• Needs frequent flushes and dressing changes
  • Limited longevity
  • Risk of thrombophlebitis
Surgically implantable catheter (e.g., port-a-cath)
  • Requires surgery
  • Painful to access
Tunneled central venous catheter
  • Large size allows easy administration of blood products
  • Painless access
  • Requires surgery
  • Higher risk of infection than an implanted catheter

Multidisciplinary cancer care

Multidisciplinary care is associated with improvements in clinical outcomes and the patient's quality of life. [47]

Primary care involvement

  • Inform the patient's primary care provider of the diagnosis and treatment plan. [48]
  • The primary care provider's role may include: [49]
    • Provision of preventive care measures, e.g., immunizations
    • Diagnosis and management of common complications
    • Patient referrals, e.g., to psychiatry or hospice care

Nutritional assessment [50][51][52]

Psychosocial support [53][54]

  • Identify and treat mental health comorbidities using validated screening tools, e.g., Patient Health Questionnaire-9 (PHQ-9).
  • Refer to psychiatry/psychologist as appropriate.
  • Offer a social work consultation. [55][56][57]
  • Suggest local support groups for patients and families.

Specific referrals

Depending on the diagnosis and stage, up to ∼ 80% of patients with cancer have major depression, but it is often underdiagnosed and undertreated. [53][54]

Treatment-related emergencies

Infection in patients with neutropenia has a high risk of death and should be treated accordingly, with prompt aggressive treatment and close monitoring. [1]

Chemotherapy-induced nausea and vomiting (CINV) [59][60]

Definition [60][61]


Management [59][60]

Examples of CINV prophylaxis regimens [59]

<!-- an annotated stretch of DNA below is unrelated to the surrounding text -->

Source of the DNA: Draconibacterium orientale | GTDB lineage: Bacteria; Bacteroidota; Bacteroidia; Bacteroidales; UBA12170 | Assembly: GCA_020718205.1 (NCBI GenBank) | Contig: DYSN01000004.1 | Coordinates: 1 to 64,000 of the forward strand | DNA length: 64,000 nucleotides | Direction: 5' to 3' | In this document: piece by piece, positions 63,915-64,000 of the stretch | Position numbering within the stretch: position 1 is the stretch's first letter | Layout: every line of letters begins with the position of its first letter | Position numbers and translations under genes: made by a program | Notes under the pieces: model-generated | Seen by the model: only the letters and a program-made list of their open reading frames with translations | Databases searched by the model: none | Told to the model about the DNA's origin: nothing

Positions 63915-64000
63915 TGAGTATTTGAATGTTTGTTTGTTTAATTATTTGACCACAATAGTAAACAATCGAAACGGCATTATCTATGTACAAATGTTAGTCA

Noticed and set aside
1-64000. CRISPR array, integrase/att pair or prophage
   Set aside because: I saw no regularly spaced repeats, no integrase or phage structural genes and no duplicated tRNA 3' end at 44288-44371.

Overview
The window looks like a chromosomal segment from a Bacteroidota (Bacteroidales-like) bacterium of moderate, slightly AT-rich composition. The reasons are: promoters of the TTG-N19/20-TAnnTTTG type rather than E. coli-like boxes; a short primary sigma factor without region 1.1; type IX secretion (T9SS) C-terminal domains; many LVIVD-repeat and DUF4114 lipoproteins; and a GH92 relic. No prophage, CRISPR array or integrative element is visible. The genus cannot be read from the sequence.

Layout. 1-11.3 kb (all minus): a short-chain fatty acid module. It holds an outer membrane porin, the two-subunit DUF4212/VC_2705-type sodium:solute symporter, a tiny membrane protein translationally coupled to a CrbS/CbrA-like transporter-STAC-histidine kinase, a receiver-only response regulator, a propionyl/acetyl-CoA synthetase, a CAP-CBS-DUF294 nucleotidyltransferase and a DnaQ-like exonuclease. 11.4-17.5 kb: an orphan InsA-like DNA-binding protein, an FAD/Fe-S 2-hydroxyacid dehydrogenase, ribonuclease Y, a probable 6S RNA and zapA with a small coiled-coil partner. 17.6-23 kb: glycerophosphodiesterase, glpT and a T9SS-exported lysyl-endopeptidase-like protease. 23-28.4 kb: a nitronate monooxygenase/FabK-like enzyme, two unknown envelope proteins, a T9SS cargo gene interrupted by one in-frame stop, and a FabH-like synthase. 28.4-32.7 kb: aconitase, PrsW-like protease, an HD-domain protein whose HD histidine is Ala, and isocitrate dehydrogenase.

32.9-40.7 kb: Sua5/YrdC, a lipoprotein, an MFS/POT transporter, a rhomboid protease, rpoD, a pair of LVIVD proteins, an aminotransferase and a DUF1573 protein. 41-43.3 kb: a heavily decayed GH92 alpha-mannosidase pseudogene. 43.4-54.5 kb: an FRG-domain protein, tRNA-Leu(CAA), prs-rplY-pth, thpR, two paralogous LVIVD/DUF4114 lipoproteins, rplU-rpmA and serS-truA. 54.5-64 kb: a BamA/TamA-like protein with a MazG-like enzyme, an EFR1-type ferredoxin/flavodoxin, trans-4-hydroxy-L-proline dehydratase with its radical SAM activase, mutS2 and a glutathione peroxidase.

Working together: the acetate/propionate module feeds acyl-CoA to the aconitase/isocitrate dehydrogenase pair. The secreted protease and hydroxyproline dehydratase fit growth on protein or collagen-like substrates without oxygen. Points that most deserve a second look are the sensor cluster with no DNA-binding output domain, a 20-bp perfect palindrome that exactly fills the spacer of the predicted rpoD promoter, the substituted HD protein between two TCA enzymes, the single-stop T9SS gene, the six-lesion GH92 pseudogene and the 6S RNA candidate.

Emetogenicity of chemotherapeutic agents [60] Prophylaxis regimens
High (CINV in > 90% of patients)
Moderate (CINV in 30–90% of patients)
Low (CINV in 10–30% of patients)
Minimal (CINV in < 10% of patients)
  • Routine prophylaxis is not recommended.

Chemotherapy-induced diarrhea [64][65][66]

Definition [66]


Management of uncomplicated diarrhea [64][66]

Management of complicated diarrhea [64][66]

Do not assume a diagnosis of chemotherapy-induced diarrhea before completing a thorough assessment; differential diagnoses include life-threatening infections, e.g., C. difficile infection and neutropenic enterocolitis. [66]

Anticancer therapy-induced myelosuppression [68]

Patients with cancer often require blood products that have been irradiated, are leukoreduced, and/or come from CMV seronegative donors. [70]

Anticancer therapy-induced anemia [71][72]

Anticancer therapy-induced thrombocytopenia [74][75][76]

Anticancer therapy-induced neutropenia [80][81][82]

Mucositis [84][85][86]

Epidemiology [84][86]

Prevention [84][85]

  • Educate the patient on good oral hygiene.
    • Use a soft toothbrush and brush twice daily.
    • Rinse the mouth 4–6 times a day with alcohol-free mouthwash.
    • Frequently inspect the oral mucosa.
  • Advise:
    • Regular lubrication of the lips with vaseline or paraffin